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Cajun / Tex-Mex / Zydeco

Result of your query: 34 products

Balfa Brothers - Balfa Brothers Play Traditional Cajun Music
Some projects take on a happy life of their own, and this is one of them. In the summer I was approached to supervise the revamp of the old Balfa Brothers’ 2 LPs-on-1 CD, released in the early days of CD production in 1990. Specifically, I was asked if Louisiana musician and author Ann Savoy would be available to write a new essay.

If she was able to take on the task, she would be the perfect choice. After all, she had known and played with the Balfas and had written up their story in her acclaimed book, Cajun Music: A Reflection of a People. Yet I knew she was embarking on a UK tour as a member of the Savoy Family Band, with husband Marc and sons Joel and Wilson. Would she have the time? Not only did she accept the commission with charm and alacrity, but she met her deadline with ease.

Now even more light is shed on the Balfas’ fascinating story, as fully documented in the booklet (with great photos, label shots, LP reproductions and Cajun French-English lyric translations). The mastering, of course, has also been updated and upgraded.

What made the original LPs so important is that they marked a return in the 1960s and 1970s to traditional Cajun music, which had been left behind by the Cajun honky-tonk sound, itself on life support. The back story here is that leader and virtuoso fiddler Dewey Balfa convinced Swallow Records boss, Floyd Soileau, to record the brothers when Floyd was reminded that Dewey had recorded an in-demand but long unavailable Cajun song, ‘La Valse De Bon Baurche’, for Khoury’s Records way back in 1951. It came out on Swallow in 1965 as ‘Drunkard’s Sorrow Waltz’, the Balfas’ first single.

The 1965 and 1974 Swallow albums ensued and are presented here with two rare 45s from 1977 and 1980. The latter single features all-time-great accordion player Nathan Abshire, with whom Dewey recorded and played for many years.

How did Ann Savoy first encounter Dewey? And what are her thoughts on the Swallow LPs? Let her explain: “I met Dewey Balfa before I heard his music. He came into Savoy Music Center [outside Eunice] looking very French and elegant in a fedora and black sunglasses. He was just stopping by for a cup of coffee and a visit but I was so impressed by him, his beautiful French, his character. He and Marc were close friends and so we often cooked suppers together and played music in the yards of our houses.

“I heard his LPs later and immediately fell in love with them. After spending many evenings in Cajun honky-tonks the acoustic feeling of the Balfa Brothers music was refreshing. In these recordings without amplification I could hear the natural resonance of the instruments and the subtleties in the vocals. They also played songs not heard in the dance halls: haunting, sad songs. These LPs were jewels, and I was very touched by them.

“I travelled all over the United States and France with Dewey and Rodney when Marc was playing accordion and twin fiddle with them. These were exhilarating times; great fun and full of camaraderie. And of course the music was brilliant. We also went through tragedies with Dewey: the deaths of brothers Rodney and Will, and Dewey’s wife Hilda. But he always bounced back, full of energy and fun until his own illness at the end of his life.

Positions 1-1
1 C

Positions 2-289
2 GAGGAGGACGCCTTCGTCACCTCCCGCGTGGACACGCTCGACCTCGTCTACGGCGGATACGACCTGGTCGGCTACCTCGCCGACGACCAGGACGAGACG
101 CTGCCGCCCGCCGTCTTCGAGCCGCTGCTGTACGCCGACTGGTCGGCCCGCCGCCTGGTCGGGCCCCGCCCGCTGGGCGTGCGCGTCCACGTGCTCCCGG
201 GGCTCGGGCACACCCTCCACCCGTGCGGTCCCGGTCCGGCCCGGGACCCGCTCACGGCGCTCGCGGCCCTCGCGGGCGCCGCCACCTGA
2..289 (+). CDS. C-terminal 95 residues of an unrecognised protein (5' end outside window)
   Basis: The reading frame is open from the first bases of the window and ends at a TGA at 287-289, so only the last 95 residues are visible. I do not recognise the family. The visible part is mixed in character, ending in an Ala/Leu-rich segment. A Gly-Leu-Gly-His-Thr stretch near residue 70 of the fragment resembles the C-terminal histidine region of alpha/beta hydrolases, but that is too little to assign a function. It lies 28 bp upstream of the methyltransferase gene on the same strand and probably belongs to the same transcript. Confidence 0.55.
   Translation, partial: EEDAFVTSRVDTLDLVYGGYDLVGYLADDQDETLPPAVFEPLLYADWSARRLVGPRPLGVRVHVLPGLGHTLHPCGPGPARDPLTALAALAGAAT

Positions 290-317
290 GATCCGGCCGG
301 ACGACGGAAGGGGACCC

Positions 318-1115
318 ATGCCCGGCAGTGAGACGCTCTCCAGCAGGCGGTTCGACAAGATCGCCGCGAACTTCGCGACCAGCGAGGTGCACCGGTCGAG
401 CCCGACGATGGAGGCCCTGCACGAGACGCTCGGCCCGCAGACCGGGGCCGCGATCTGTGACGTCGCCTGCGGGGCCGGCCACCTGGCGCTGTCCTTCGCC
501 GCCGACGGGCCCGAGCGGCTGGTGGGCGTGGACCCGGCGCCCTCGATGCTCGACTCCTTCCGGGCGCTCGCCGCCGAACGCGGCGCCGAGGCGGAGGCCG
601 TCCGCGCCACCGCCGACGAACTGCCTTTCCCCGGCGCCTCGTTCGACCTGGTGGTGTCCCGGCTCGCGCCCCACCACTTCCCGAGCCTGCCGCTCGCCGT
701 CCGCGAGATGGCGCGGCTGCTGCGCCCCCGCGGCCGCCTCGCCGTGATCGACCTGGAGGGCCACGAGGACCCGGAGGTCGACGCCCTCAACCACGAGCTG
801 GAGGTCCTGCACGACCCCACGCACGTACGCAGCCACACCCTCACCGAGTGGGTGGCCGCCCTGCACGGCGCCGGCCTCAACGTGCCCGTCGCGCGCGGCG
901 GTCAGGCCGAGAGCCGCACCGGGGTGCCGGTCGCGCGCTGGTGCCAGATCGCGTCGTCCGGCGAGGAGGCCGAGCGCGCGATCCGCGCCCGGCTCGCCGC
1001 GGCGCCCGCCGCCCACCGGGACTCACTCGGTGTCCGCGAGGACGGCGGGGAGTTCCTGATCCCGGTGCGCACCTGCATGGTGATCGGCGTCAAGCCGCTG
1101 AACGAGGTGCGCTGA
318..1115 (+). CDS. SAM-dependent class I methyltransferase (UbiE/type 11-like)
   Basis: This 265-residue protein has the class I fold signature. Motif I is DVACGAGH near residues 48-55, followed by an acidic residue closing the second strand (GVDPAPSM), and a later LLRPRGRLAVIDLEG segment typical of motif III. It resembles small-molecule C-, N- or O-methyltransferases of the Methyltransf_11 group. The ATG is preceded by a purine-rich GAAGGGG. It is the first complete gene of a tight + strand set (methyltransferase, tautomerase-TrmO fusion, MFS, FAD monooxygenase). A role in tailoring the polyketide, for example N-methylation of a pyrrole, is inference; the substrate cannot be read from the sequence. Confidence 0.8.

“It is amazing to see these great LPs reissued on Ace Records in England. This music is so timeless, and bringing it out again on CDs makes it available to a whole new generation of Cajun fans and musicians. The Balfa Brothers’ music will never grow old because it is classic quality, speaking stories that resonate with all people as long as there are humans on the earth.”

I think you can understand what I mean about this being a special project.

By John Broven and Ann Savoy (Ace Records)
Ace Records 2011 CD 18.00 €
Blazers - Puro Blazers
Rounder 2000 CD 13.00 €
Bradley Jaye Williams - Tex-Mex Gumbo
tex mex artisti austinista, texasista
Lazy SOB 1999 CD 17.00 €
Buckwheat Zydeco - The Best Of Louisiana Zydeco
Avi Records 1996 CD 17.00 €
Clifton Chenier - King Of Zydeco

The late great King of Zydeco, proving that even in the 80s the black sound of Louisiana was alive and kicking.

Zydeco is a mix of Cajun swamp music and blues and Clifton Chenier was without doubt the leading exponent of the style throughout the 62 years of his life. He first cut a record in 1954 for the Elko label, going on to Specialty, where he had his biggest R&B with "Ay-Tete-Fee" and cutting sides for Argo, Checker and Zynn, before embarking on a 21 year recording stint with Chris Strachwitz and his superb Arhoolie label. Despite suffering from various ailments during the Iast years of his life, he continued to appear live and make records, including these sides, cut for Swallow Records 3 years before his death. He left behind the finest legacy of Zydeco music and a vast body of work that still sounds fresh today (Ace Records).
Ace Records 1988 CD 17.00 €
Clifton Chenier - Zodico Blues And Boogie
You say Zodico I say Zydeco, whichever way you say it, Clifton Chenier was the undisputed King & these 1955 Specialty sides go a long way to proving it.